Tate’s fans praised him for relieving the abject misery of Shakespeare’s ending, and someone— whether it was the will of managers, market forces, or actors— agreed. There is not much misery in Missouri Williams’ adaptation. Well, Saksena is fairly miserable, and when the ending veers into Shakespearean rather than Tateish territory, the multiple levels of meta-theatricality all collapse in on each other: is Saksena simply determined to stick the ending of the one-man Lear he has begun? Has he, like the titular King, slipped into delusion, and decided that his unruly sheep really are the characters they’re named for? Is this King Lear with (that is, performed by) sheep, or King Lear with (that is, surrounded by) sheep?

I assume the implications are a little different every night, depending on the whims of the cast. Because like Lear’s daughters, and also like actual farmyard animals in tiny paper crowns, the sheep are only ever going to do what they want to do. A couple of them wanted to chew on the bars of the paddock that encloses the stage, and others would sometimes lean their cheeks against these bars in a thoughtful-looking pose that was ridiculously endearing. Most at some point fancied taking a poo, and one wanted to eat Saksena’s hair. The night is punctuated with fits of giggles as different pockets of audience members notice the antics of different sheep. It makes for a unique feeling of individuality within the group experience.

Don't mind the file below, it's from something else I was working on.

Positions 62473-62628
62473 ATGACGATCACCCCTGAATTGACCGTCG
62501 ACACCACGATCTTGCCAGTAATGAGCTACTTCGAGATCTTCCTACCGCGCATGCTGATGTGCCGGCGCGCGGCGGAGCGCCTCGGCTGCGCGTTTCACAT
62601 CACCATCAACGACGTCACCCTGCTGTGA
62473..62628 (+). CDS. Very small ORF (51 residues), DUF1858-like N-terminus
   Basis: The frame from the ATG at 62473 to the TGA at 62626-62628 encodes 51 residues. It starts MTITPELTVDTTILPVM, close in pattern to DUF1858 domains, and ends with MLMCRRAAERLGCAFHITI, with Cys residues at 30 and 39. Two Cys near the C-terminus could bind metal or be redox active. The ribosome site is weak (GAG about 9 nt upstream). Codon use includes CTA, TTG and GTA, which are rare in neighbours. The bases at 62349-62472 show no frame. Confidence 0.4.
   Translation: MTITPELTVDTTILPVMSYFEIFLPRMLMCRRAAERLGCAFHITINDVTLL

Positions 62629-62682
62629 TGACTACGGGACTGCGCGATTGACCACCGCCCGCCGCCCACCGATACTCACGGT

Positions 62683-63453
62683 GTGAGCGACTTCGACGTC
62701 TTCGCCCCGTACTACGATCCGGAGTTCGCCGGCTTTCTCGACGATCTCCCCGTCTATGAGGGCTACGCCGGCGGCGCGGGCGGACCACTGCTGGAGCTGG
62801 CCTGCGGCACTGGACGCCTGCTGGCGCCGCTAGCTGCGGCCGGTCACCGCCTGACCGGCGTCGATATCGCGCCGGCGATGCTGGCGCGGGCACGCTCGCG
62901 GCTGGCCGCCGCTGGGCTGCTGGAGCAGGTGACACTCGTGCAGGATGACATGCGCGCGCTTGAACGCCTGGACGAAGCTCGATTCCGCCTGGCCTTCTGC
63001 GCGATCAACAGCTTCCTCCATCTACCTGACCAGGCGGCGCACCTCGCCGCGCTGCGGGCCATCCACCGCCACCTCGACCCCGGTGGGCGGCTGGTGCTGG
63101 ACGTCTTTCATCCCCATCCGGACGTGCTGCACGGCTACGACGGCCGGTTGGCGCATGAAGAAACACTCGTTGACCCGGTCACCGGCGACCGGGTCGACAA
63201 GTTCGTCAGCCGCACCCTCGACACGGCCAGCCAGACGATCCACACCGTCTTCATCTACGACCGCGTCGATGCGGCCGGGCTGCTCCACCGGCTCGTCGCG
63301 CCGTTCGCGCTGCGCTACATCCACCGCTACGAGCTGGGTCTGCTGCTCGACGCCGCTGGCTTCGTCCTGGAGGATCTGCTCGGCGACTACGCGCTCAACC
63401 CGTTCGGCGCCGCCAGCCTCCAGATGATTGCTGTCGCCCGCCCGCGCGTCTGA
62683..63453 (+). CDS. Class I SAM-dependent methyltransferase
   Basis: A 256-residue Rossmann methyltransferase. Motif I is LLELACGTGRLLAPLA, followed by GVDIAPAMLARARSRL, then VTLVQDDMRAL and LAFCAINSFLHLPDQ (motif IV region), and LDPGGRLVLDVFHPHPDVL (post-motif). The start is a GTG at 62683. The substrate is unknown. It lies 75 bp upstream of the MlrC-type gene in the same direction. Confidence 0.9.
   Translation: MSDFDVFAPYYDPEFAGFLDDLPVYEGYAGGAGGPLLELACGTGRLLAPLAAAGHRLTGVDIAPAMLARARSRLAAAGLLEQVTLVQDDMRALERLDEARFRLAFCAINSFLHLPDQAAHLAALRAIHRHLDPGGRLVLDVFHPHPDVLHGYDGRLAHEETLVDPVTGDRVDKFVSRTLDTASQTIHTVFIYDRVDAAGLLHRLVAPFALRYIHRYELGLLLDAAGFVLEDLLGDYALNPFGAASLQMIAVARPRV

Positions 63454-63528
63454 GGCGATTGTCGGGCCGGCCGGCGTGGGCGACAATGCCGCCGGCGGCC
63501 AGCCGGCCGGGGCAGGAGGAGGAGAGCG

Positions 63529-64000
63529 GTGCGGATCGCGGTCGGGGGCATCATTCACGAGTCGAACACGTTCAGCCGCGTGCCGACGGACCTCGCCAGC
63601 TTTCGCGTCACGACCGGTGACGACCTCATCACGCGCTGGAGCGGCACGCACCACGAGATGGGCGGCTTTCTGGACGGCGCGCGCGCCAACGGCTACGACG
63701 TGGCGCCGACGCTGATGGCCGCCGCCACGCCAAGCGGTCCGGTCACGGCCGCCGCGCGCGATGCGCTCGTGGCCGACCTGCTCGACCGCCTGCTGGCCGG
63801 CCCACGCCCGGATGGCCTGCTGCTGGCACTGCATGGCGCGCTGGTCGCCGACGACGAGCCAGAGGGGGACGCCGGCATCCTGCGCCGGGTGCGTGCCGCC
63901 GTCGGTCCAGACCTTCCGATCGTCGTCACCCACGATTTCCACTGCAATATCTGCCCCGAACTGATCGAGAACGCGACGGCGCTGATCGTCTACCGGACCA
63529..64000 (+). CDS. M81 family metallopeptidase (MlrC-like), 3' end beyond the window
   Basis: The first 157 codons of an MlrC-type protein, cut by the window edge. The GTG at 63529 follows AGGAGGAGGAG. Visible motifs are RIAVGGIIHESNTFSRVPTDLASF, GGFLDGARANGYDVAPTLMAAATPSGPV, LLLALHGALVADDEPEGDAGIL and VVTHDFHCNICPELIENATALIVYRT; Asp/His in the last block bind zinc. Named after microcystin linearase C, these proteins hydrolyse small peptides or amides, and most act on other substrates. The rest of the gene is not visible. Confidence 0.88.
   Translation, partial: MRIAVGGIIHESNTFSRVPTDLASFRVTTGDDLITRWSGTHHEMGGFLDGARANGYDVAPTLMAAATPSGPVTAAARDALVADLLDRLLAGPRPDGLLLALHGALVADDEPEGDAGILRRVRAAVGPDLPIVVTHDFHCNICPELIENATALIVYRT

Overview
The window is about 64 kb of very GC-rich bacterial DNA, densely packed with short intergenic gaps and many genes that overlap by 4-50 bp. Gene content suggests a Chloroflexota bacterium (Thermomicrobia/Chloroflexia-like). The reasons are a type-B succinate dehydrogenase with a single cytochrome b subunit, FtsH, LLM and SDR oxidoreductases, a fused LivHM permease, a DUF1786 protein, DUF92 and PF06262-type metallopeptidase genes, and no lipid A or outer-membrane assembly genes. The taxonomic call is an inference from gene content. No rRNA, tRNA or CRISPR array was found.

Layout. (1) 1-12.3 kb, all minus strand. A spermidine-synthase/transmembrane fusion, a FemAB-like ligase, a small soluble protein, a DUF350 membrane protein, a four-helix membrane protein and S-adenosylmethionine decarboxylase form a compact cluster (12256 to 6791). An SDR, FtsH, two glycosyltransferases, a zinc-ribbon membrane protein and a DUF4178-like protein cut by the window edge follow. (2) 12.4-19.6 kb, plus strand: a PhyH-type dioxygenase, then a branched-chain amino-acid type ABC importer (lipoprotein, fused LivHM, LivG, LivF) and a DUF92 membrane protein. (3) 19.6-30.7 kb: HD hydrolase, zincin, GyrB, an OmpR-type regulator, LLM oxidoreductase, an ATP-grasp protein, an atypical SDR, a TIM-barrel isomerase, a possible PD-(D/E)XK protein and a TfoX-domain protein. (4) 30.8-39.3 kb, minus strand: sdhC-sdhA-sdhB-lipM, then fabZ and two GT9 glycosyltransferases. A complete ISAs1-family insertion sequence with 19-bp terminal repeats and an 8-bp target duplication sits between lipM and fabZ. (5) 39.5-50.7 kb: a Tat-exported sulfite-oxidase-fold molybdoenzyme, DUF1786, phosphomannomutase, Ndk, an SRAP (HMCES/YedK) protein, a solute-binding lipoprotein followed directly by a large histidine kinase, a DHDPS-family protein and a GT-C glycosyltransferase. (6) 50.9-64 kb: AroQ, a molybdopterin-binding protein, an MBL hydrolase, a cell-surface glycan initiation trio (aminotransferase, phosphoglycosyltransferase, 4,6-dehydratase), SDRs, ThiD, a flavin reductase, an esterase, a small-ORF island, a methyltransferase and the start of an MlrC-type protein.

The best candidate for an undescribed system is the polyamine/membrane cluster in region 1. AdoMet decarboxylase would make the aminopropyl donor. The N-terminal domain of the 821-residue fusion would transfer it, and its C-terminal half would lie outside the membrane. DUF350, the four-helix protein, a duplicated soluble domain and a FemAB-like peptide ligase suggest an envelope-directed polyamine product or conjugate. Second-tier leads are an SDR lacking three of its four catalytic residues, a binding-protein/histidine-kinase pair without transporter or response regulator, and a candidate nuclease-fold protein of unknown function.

That sense of personalized experience is something that I hear a lot when theatre artists discuss how to adapt the theatre to changing tastes and a digital world. Punchdrunk’s Sleep No More and its semi-secret, randomly selected one-on-ones are the gold standard example for those who insist that young theatregoers will respond to art that can offer at least the illusion of a personalized experience. I don’t think that is what won King Lear With Sheep a sell-out run.

There are subtle similarities between the arguments of both the pro- and anti-Nahum Tate camps. While they’re arguing for opposite things— the goodness or badness of Tate’s adaptation— their barometer for this quality is the same. Both sides used language that framed the ideal ending of the play as one in which its heavy sadness is alleviated, whether by applauding Tate for actively changing it, or by insisting that in fact it’s a kindness to Lear to finally die, or a triumph to Cordelia to escape the conventional feminine narrative of marriage. Seriously, both camps seem to insist, we promise it’s not as bleak as it seems.

Obviously the reason King Lear With Sheep keeps selling out is the sheep. They are there. There are actual live sheep wandering around the stage and sometimes they bleat and sometimes they poop. There is something almost shocking about the realness of their presence, their complete lack of training, their smell. It’s unquestionably real, and questionably live. And I think that is the reassurance we are after. Not the need for theatrical experiences to be personalized, with hidden levels like a video game, but the promise that by going to the theatre, we will find something different than what we could just go home and watch on TV. King Lear is more than four hundred years old. But seriously, Williams and Saksena promise, we can show you something alive.

King Lear With Sheep is at the Courtyard Theatre until October 4. Tickets are £12.50 (£10 concessions).